When looking back on life with the luxury of hindsight we realize that timing plays a crucial role in our decision making. Since hindsight doesn’t play a role in the decisions we make in the present, let’s look at what considerations do play a role if you’re asking, is this the right time to buy?

Rent – For the person who is unsure where they’ll live in the next few years, renting is probably your best option. Renting affords you the advantage of being able to uproot and move to an area closer to your job. It’s easier to move to a different part of the country, or maybe a fun location like near the beach or downtown in a major city. Rent payments and housing prices are high in these areas. You might not want to stick around too long.

TOOLS – Now is a good time to talk about where housing prices are historically, because that will play a role in the timing of your decision. It’s no question, housing prices are high right now. The housing crash that fueled the Great Recession was an anomaly, historically speaking. The data suggests that housing prices will continue to rise for the foreseeable future. However, “corrections” to the market might occur, and when housing prices take a dip the savvy potential home buyer will jump at the opportunity. That’s why we recommend checking out and to monitor the housing market. They give you the value of homes anywhere in the US (and beyond), graph historical charts, and offer tools to help in your decision. For convenience check out their mobile apps too.

Buy – The cost of purchasing a home and moving is an important factor to consider when thinking about how long you plan on living in your home. It’s expensive to sell a home. Real Estate agents make a lot of money off the sale of your home. That’s money that you’re paying. Not to mention that if you buy again you’ll have to pay the closing costs for that transaction. The flip side is that you will probably make a profit off of selling your home. The point is the more buying and selling you do, whether you’re savvy or not, the more fees you’ll pay.

TOOLS – When considering the savings, expenses, and the timing of your decision the number you should pay the most attention to is your breakeven point. Eventually, you’re going to be saving money because you chose to buy your home. It’s just a question of when that occurs. Typically, experts calculate the breakeven point at about five to seven years. To find out for yourself use this rent versus buy tool to calculate your breakeven point.

Rent vs Buy

With all of these variables in mind, it’s time to create some examples that will show you when it’s worth it to rent versus buy. We’ll use the tools we provided such as the rent versus buy tool above, and then plug in the median home prices weighed against average rent costs of three major cities. These figures are provided by or, and respectively. Plug in your own rent amount and the value of the home you have your eye on. You’ll find out for yourself if you can afford it and how long it will take for you to save money.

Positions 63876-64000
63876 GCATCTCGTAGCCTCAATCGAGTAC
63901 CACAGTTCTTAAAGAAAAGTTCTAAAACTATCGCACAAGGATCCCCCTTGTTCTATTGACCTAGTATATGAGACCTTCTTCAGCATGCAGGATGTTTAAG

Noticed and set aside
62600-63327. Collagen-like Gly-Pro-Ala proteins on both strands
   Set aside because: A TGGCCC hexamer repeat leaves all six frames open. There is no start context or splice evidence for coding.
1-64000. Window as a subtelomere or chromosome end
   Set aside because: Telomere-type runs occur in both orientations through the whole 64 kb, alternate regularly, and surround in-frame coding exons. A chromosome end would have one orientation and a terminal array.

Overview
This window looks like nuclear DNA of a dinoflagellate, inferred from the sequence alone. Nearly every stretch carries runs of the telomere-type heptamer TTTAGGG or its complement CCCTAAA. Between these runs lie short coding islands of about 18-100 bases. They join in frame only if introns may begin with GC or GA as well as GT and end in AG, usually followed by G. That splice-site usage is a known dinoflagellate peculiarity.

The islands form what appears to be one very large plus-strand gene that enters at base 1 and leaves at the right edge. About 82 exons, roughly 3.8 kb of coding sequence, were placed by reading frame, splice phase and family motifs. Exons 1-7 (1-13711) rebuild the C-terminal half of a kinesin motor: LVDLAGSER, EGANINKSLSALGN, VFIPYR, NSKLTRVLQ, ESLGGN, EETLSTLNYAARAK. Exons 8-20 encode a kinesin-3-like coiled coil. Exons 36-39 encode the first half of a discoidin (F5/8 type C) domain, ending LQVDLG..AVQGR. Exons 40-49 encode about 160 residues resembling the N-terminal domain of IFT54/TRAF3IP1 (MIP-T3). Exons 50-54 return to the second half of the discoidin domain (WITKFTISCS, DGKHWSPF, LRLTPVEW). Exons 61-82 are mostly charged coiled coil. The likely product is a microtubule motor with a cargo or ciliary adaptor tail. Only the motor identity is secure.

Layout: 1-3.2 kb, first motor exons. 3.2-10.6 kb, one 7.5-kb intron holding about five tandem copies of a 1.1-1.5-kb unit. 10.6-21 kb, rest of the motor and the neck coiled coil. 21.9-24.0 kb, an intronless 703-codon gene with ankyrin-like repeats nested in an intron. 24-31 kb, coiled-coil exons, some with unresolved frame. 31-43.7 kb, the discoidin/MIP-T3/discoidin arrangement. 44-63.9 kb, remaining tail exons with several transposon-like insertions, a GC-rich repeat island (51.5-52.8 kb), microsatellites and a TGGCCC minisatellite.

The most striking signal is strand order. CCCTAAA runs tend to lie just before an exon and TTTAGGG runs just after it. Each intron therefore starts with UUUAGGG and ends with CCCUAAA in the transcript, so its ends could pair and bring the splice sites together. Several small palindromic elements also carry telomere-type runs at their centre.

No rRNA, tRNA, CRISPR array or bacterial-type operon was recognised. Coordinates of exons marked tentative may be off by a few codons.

ATLANTA (area code 30331) –
Median home price = $184,900
Average apartment rent cost = $1,590
Breakeven point = 2 years
LOS ANGELES (area code 90068) –
Median home price = $575,000
Average apartment rent cost = $2,614
Breakeven Point = 5 years
SEATTLE (area code 98118) –
Median home price = $592,200
Average apartment rent cost = $2,154
Breakeven point = 8 years
Tool – For the really brave and knowledgeable check out this handy tool. It takes into account far more considerations and thus gives a far more complex answer.
You probably get the sense that asking if renting or buying is better the answer is hard to come by. And that’s actually a good place to start. This is a decision that requires a lot of care. Weighing all the pros and cons shows that you’re ready to join the ranks of 87 million homeowners in the United States. Just consider the right factors and use the right tools to feel confident in your decision. We provided some that we hope help you make the best decision when asking, should I rent or should I buy?

We think you'll also enjoy
Senior asian couple
5 Ways Seniors Can Keep Earning Money During Retirement
Double exposure man
What to Expect from Android Pay?
Discover header photo
Why You Need a Credit Card With No Foreign Transaction Fees


We want to hear from you and encourage a lively discussion among our users. Please help our site stay clean and safe by following our posting guidelines, and avoid disclosing any personal information such as phone numbers or bank account information.

The comments posted below are not provided, reviewed or approved by the card issuers or advertisers. Additionally the card issuer does not assume responsibility to ensure that all posts and/or questions are answered.